Water features, popular elsewhere, dry up in California

Updated Aug 22, 2016
This interactive fountain at the Anaheim Convention Center was completed back in 2013, and is just one of the many projects California Waters has completed. Photo: California WatersThis interactive fountain at the Anaheim Convention Center was completed back in 2013, and is just one of the many projects California Waters has completed.
Photo: California Waters

The California drought has caused a number of changes as people strive to cut back on their water usage. Along with natural grass yards, water features are taking the heat.

With rainfall lacking for so long, the public perception of water features as wasteful is a difficult obstacle to overcome for companies specializing in the waterscaping niche.

California Waters, a Yorba Linda-based company that specializes in water features and repair, has actually managed to increase its sales to about $6 million this year, according to the L.A. Times.  Recently the company added construction as a service so it could manage projects from start to finish.

“What we don’t know about is the business we don’t get from people who would have called us before,” said Jeffery Barman, co-owner of California Waters.

In a phone interview on Wednesday, Barman said that most customers are aware of the need to conserve water, but most don’t understand how much water will be used by his company’s creations compared with other landscaping features.

Lately the company has been spending a lot of its time engineering more water-efficient fountains.

Although the state’s conservation rules permit recirculating fountains, local governments and water districts have gone back and forth on the wording of rules on water features – including whether they are authorized – causing many potential customers to be uncertain as to whether they are truly allowed.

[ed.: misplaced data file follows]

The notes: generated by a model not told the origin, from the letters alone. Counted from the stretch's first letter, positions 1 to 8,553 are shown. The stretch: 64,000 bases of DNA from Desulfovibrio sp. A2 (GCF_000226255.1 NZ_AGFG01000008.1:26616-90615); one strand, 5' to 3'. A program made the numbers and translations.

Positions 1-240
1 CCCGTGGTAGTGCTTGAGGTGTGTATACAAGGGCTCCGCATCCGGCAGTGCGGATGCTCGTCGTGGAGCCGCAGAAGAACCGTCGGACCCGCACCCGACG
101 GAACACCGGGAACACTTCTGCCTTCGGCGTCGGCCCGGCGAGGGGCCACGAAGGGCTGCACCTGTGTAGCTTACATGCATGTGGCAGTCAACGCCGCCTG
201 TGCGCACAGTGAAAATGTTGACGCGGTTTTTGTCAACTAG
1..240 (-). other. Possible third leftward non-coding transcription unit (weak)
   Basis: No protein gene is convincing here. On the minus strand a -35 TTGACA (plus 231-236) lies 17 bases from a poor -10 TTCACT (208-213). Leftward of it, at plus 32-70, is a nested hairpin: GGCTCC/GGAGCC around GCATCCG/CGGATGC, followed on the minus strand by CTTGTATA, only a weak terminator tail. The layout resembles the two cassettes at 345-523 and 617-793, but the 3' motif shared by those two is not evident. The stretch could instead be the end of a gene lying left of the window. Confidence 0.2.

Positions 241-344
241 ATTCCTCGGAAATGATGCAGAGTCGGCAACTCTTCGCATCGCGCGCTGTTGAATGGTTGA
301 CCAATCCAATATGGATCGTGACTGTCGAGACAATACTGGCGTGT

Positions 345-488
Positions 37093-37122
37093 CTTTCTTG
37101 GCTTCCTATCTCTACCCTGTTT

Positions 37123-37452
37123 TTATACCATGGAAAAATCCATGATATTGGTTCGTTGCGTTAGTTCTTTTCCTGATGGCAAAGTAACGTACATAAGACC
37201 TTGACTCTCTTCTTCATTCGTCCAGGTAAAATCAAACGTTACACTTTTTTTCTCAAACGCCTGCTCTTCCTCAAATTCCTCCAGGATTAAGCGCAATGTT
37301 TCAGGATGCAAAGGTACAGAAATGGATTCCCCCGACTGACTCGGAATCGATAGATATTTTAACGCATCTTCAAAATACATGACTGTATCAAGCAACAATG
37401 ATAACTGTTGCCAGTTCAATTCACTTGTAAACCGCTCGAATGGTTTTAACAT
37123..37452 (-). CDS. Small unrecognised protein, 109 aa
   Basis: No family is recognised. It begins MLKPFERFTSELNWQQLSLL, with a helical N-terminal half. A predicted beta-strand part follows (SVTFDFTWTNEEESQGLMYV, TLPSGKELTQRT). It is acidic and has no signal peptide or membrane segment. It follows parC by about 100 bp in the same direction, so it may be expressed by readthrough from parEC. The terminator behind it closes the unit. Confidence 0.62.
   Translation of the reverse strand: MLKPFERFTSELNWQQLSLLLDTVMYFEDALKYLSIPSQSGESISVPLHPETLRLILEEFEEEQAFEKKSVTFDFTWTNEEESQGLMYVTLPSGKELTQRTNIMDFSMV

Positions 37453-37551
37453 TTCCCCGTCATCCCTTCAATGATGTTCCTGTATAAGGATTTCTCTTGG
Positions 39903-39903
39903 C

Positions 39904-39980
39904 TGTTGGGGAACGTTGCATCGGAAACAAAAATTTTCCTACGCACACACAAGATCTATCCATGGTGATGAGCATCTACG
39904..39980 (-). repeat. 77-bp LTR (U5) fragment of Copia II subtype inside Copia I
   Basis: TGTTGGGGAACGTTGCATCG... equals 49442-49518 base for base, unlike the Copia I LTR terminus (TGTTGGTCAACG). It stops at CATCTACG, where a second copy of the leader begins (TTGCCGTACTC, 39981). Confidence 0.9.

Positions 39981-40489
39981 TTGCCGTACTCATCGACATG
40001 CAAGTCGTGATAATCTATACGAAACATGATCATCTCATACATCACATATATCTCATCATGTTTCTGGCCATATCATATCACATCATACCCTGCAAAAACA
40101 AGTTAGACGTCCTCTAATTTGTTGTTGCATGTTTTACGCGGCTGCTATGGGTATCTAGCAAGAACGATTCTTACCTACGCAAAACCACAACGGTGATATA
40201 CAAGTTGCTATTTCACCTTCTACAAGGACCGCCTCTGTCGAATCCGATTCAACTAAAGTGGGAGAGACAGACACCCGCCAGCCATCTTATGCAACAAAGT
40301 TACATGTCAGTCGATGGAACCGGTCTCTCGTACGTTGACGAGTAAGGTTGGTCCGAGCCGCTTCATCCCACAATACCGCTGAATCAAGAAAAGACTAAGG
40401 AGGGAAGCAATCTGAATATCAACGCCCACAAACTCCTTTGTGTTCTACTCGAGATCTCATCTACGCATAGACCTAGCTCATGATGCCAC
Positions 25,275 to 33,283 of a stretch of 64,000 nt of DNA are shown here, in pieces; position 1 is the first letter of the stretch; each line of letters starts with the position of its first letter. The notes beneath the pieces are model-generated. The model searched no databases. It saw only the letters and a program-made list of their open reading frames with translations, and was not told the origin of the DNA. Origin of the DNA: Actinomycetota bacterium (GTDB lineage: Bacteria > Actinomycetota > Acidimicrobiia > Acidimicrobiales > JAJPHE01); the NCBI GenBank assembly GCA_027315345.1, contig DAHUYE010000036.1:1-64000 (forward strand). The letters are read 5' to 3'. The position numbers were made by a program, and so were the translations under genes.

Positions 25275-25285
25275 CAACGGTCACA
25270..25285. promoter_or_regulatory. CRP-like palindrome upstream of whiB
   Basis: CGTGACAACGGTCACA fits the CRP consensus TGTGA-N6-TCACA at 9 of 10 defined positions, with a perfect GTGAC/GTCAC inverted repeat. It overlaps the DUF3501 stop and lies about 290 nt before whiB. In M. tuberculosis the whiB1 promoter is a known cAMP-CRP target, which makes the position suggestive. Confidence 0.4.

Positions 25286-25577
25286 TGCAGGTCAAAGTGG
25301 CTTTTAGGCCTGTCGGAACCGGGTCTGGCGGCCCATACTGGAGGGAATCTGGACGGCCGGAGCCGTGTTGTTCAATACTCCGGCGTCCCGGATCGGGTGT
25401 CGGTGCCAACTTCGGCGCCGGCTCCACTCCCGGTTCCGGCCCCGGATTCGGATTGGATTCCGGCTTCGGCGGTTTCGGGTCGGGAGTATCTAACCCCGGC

“It is correct to say that there are older, usually smaller features that consume more water than they should, but lumping all fountains together ignores that most recirculate and modern fountains are designed to minimize splash and evaporation,” Barman said. “There’s also less likelihood for them to leak.”

Barman’s company has seen an increase in demand for the renovation of historical and older fountains, not only to save water but also so to cut energy use by installing better pumps.

Southern California’s Desert Water Agency, Rancho California Water District, and Palm Springs City Council lifted bans on decorative fountains last year, noting that recirculating features don’t waste a significant amount of water.

Some area residents felt lifting the ban sent the wrong message. Chris Ewing, the president of Desert Water Agency, said the ban was “an important symbol that we are in a drought.”

Since the water features are still not actually banned, Rick Baeza, owner of California Fountain Scapes in Castaic, has been taking advantage of selling customers on how little water his recirculating fountains waste.

He advises his customers on using calmer fountains that don’t splash so much water so less evaporates. His recirculating fountains, Baeza says, will lose less water from weeks of evaporation than the amount it takes to flush a toilet at a restaurant.

“I hope we get a good, long rain,” Baeza said. “Business has been slow. This has been affecting sales big time, for sure.”

California Waters’ service division has been hit the hardest so far, with a 15 percent drop in sales. Despite all this, the business is still focused on growing and is looking to expand into Utah and Arizona.

“It would be obtuse of me and my company to believe that the same number of fountains are being requested and designed and built as if there were no water issues,” said Barman. “But I also believe, as people come to understand the drought better and the actual water use of a fountain, the clients – especially the larger ones – are still committed to the fountain.

“It still produces a gathering spot and provides noise and sound people don’t want to let go of.”

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